This is my entry in the Favorite Film & TV Homes Blogathon sponsored by Phyllis Loves Classic Movies and Love Letters to Od Hollywood
It looks like the coolest vacation spot in the world. On the other hand, anyone who goes in, never gets out. It's a prison. It's the place where the secret service sends all their rogue agents. Or maybe its some foreign power who wants his privileged information. You can't really know. The Prisoner was the genesis of Patrick McGoohan, who had previously been the star of a series called Secret Agent (British title: Danger Man). In it, Number Six (Patrick McGoohan) has had enough of his job as a secret agent (maybe the same character as in Secret Agent/Danger Man?), and quits. His superiors, or some other entity, drugs him and deposits him in "The Village". The Village represents a prison only in the fact that escape is impossible. Number Six (the titular Prisoner) can go anywhere and do anything he wants, except leave the premises of The Village.
And why would anyone want to leave The Village? After all, it's an idyllic place (if you don't mind being kept a prisoner, at any rate). The only really disconcerting part of living in the Village is that the powers that be, in the guise of Number Two, continually try to extract from Number Six his reasons for quitting the spy business. Number Six , over the course of the entire series, refuses to cooperate, but rather than be tortured, he is allowed to live as he pleases, albeit within the confines of the Village.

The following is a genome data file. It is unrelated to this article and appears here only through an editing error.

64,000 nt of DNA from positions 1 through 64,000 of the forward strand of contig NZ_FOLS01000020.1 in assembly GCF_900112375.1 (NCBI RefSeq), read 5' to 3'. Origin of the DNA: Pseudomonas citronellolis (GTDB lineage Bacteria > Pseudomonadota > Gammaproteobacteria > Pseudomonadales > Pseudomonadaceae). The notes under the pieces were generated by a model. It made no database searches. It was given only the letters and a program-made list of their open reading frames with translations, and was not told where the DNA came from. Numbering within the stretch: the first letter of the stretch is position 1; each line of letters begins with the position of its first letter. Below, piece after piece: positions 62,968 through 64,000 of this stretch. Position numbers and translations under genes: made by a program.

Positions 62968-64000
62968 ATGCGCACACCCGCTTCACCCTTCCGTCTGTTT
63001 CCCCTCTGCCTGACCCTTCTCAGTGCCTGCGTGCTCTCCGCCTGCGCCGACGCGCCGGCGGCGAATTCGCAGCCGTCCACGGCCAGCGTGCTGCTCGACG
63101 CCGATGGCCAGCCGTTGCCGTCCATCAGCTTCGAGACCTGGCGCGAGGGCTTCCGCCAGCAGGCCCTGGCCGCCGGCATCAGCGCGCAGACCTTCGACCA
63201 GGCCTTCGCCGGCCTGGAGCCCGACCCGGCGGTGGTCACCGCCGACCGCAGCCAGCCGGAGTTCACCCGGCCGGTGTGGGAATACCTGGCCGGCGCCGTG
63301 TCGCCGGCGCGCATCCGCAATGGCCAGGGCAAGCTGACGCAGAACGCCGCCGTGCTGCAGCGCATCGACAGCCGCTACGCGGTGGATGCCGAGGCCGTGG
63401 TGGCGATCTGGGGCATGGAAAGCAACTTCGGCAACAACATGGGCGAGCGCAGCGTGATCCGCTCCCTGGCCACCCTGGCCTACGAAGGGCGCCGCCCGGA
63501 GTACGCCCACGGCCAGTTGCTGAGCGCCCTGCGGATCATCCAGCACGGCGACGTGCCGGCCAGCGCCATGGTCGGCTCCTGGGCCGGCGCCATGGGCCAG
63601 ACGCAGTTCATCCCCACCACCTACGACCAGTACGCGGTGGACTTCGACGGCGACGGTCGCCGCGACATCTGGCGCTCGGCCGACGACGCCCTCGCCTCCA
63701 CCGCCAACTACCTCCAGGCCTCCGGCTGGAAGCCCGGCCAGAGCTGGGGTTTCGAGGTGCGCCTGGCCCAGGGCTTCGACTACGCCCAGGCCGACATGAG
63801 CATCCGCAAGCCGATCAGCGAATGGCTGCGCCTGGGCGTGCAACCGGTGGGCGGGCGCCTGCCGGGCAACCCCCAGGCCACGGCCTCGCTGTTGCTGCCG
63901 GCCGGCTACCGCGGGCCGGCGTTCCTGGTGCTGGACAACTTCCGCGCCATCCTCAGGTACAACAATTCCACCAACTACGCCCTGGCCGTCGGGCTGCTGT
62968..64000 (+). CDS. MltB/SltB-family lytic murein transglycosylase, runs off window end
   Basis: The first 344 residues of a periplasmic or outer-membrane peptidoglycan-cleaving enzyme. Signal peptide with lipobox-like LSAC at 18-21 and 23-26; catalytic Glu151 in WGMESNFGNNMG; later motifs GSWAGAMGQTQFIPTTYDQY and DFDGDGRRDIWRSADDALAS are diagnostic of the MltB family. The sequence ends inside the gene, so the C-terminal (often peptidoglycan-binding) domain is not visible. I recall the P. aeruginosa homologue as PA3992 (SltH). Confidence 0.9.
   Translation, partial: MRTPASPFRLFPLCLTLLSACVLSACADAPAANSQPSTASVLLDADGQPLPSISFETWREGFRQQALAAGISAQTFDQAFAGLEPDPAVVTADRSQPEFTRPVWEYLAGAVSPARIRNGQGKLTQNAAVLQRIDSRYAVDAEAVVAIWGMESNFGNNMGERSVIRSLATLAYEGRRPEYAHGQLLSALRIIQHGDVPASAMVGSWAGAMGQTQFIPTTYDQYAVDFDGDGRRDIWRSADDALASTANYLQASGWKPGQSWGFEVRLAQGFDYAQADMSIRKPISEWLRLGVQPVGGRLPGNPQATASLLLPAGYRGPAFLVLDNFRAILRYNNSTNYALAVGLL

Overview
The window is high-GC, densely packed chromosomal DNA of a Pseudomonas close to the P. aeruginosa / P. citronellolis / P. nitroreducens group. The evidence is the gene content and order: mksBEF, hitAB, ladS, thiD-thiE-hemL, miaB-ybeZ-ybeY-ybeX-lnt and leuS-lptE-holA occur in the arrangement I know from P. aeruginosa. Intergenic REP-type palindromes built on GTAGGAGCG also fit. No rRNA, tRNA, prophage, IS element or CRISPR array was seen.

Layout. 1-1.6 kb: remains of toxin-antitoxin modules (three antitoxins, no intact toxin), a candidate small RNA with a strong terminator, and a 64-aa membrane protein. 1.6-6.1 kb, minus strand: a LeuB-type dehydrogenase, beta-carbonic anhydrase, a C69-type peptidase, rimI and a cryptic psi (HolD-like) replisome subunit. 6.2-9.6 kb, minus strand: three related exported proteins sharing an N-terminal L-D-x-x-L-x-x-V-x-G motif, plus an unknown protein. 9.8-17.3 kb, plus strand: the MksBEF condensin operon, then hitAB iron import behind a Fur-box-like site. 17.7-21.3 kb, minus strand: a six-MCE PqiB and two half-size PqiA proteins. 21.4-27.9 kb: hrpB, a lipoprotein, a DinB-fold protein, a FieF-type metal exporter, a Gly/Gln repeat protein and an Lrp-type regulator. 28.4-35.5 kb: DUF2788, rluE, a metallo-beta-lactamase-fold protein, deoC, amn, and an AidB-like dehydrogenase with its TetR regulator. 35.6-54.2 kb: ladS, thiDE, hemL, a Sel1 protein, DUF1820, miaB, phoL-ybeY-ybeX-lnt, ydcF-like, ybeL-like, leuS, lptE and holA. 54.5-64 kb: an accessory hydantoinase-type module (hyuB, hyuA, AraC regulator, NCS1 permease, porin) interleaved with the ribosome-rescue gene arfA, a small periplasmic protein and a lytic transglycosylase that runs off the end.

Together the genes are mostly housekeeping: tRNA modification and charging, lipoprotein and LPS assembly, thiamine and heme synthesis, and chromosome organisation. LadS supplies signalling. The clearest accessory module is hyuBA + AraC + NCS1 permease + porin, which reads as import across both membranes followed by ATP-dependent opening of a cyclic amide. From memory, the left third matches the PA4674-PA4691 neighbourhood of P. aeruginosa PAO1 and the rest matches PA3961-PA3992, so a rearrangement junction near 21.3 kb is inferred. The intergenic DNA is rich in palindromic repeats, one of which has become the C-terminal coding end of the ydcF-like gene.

The Village is, in real life, the resort of Hotel Portmeirion in North Wales. It is an exquisite looking place, what is described as an Italianate designed by British architect Sir Clough Williams-Ellis. A view of this exquisite resort is all you need to want to go there immediately.
As the "prison" in The Prisoner, it is fairly sedate. Number 6 has his freedom to wander the entire grounds at will, just not the freedom to leave the confines. If he does try, "Rover", a guardian which looks like nothing more innocuous than an enormous beach ball, captures him and returns him to the prison.
Number 6 is able to acquire a map of his surrounding area:
Number 6 tries to find out just where exactly he is in relationship to the rest of the world (when he's not defying authority or trying to escape, that is). But the map is less than helpful. For my own part, I'd just take the easy life and try to find my center of happiness in the sedate surroundings. Of course, there's that niggling little problem with the reigning authorities trying to get inside your head and find out why you quit, but I think I'm enough of a jackass to tell them to "go to Hell and leave me be." Then I can enjoy the place.
It should be noted that Number 6's digs are fairly nondescript. Nothing to write home about. But then nothing says he has to stay in his apartment 24/7. He can get out and enjoy the surroundings.
A final addition to this blog entry are several pictures to show you why I find this place a desirable alternative to my current digs.
BTW, if you've never seen "The Prisoner", I highly recommend it. It is only a 16 episode series. Patrick McGoohan began an ended the series in one season, with a fairly odd but somewhat satisfying resolution to the series. (so there's no annoying drop in which the overriding dilemma of the series doesn't get resolved). Not only that, but you get to see why I love this place so much.